In what must be the most exciting conference ever (just ahead of Dewey Decimal 2008), a little feature known as epaper showed up at Display 2008 in Tokyo. It seems several companies, including Bridgestone with a full-size broadsheet e-newspaper(what do tires have to do with epaper?) and a collaboration between Seiko, E Ink and Epson (which also wins for strangest interactive website) to make epaper watches, showed off their wares at the Japanese trade show. Other offerings included epaper that can be written on with a stylus(video at the link).
Along with the obvious books and notepads we’re all thinking of, other attendants were thinking of myriad other places epaper could be useful. Those range from IC or RFID cards with PIN displays for added security, pill bottles, grocery price tags (come to think of it, I’ve seen something awfully like it in the supermarkets here), flash drives and headphones. Interestingly enough, there’s a story about a Fujitsu ebook that’s in color as well, although price seems to be a factor in why it’s not out yet. According to the guys at DWT, August is when many of these products will be available to vendors, so start looking for epaper everythings to start popping up soon after. I know I can’t wait.
Bonus display blogging: 3D displays without the paper glasses.
(via DigitalWorldTokyo, a site I apparently need to visit more often) (image also via DigitalWorldTokyo)
Researchers at the University of Washington are curious to see what effects RFID technology could have on social networking. To see what happens when the tags become ubiquitous, they installed two hundred antennae in and around a campus building and gave tags to twelve researchers. The results? Their every move is recorded by computer. [image by akaalias]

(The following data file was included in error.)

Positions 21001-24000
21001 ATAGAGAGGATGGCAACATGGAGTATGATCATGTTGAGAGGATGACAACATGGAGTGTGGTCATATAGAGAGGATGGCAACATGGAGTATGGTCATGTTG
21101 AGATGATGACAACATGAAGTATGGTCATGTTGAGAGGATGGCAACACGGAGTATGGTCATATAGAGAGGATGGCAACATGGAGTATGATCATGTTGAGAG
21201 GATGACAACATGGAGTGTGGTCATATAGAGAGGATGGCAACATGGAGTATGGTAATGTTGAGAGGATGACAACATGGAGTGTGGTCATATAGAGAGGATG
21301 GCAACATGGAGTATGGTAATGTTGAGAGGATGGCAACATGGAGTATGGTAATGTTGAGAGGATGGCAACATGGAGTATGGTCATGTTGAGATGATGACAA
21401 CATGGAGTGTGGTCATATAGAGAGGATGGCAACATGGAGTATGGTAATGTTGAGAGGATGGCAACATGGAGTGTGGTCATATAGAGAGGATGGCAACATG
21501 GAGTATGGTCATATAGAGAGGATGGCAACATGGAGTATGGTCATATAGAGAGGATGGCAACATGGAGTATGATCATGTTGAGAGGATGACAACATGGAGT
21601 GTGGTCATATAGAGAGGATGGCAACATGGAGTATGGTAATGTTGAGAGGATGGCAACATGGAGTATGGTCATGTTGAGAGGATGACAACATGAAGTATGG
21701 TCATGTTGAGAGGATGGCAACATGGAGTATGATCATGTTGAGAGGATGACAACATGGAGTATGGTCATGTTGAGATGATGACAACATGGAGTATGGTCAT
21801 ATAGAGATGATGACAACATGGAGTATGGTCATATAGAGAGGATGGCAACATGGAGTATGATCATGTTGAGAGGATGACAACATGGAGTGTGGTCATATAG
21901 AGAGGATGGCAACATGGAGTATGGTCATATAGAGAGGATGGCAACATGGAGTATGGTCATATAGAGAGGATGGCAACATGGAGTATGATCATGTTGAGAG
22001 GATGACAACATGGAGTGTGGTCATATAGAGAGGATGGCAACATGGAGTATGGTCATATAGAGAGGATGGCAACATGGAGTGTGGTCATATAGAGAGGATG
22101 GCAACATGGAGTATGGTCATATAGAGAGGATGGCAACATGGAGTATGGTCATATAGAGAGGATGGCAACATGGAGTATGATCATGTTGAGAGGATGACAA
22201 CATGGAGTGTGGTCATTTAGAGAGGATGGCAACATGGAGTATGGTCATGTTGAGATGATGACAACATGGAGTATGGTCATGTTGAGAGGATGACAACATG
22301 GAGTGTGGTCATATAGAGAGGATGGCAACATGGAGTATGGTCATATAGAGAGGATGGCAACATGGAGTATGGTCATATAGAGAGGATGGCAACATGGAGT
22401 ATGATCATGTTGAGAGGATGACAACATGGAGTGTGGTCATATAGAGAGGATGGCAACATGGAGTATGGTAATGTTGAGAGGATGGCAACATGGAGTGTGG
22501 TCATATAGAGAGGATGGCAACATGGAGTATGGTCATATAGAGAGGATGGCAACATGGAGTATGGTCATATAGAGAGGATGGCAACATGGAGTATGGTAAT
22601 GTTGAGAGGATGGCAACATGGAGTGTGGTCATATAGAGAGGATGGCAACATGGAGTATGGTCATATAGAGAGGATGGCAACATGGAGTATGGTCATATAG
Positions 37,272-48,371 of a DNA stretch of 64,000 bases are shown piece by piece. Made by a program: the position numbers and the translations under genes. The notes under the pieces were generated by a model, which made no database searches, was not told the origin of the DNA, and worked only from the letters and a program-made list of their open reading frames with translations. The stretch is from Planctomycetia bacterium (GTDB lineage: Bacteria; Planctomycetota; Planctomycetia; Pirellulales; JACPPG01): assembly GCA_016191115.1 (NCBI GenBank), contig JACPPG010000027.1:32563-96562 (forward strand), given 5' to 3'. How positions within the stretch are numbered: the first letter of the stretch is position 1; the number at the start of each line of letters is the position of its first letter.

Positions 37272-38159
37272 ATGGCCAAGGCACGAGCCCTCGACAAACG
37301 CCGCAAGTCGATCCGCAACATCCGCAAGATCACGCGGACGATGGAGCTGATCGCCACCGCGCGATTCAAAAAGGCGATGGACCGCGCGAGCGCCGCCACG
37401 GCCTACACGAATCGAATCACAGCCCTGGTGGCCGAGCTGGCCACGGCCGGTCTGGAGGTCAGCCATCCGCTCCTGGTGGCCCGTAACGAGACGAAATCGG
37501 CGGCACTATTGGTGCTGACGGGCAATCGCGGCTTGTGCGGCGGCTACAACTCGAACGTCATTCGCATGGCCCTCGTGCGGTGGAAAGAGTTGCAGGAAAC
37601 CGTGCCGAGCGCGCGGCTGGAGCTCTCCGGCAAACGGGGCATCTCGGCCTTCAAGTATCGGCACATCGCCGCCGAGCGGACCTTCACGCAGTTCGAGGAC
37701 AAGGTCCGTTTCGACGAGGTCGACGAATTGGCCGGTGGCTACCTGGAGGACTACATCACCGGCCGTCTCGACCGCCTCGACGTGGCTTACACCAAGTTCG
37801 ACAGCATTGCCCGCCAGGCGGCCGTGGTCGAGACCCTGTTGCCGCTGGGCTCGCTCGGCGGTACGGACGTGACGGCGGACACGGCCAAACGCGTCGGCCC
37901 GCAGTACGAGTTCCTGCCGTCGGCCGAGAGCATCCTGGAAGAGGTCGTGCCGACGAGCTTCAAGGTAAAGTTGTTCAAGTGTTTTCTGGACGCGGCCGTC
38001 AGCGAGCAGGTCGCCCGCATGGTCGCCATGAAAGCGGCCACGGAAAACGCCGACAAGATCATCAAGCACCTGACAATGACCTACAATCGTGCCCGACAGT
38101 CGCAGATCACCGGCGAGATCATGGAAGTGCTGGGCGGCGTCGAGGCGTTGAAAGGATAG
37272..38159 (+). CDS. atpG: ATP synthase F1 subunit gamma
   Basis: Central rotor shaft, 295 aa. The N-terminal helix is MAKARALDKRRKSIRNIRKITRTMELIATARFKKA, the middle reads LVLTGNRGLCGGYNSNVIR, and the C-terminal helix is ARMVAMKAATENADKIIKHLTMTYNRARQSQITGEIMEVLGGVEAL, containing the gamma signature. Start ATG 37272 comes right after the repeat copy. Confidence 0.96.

If that sounds sinister, that’s the entire point. The experiment is designed to see if the negative implications for privacy can be balanced by the more positive functions. [via Roland Piquepaille]
It’s good to see these sort of implications being considered in public … maybe we’ve started to learn from our mistakes and keep an eye on the road ahead?
The ever-illuminating Charles Stross talks about plans for MI5 to have access to the databases for Oyster, the wireless card that regular users of the London Underground swipe instead of paper tickets. He discusses the possible ramifications of intelligence agencies being able to track your movements across the capital.
The news stories about Oyster pose good questions about the future of RFID: with cracks in the encryption beginning to be found, what are the risks of having everything wirelessly connected? Is the added convenience going to expose us to a new breed of hackers? Expect this to appear in the next series of Spooks, for sure.
[via Charles Stross, image by Mirka23]
Remember all those RFID security hacker types trying to tell our governments that the technology would be easy to compromise? They weren’t making it up – the first proof-of-concept exploits for passport RFID are already in the bag.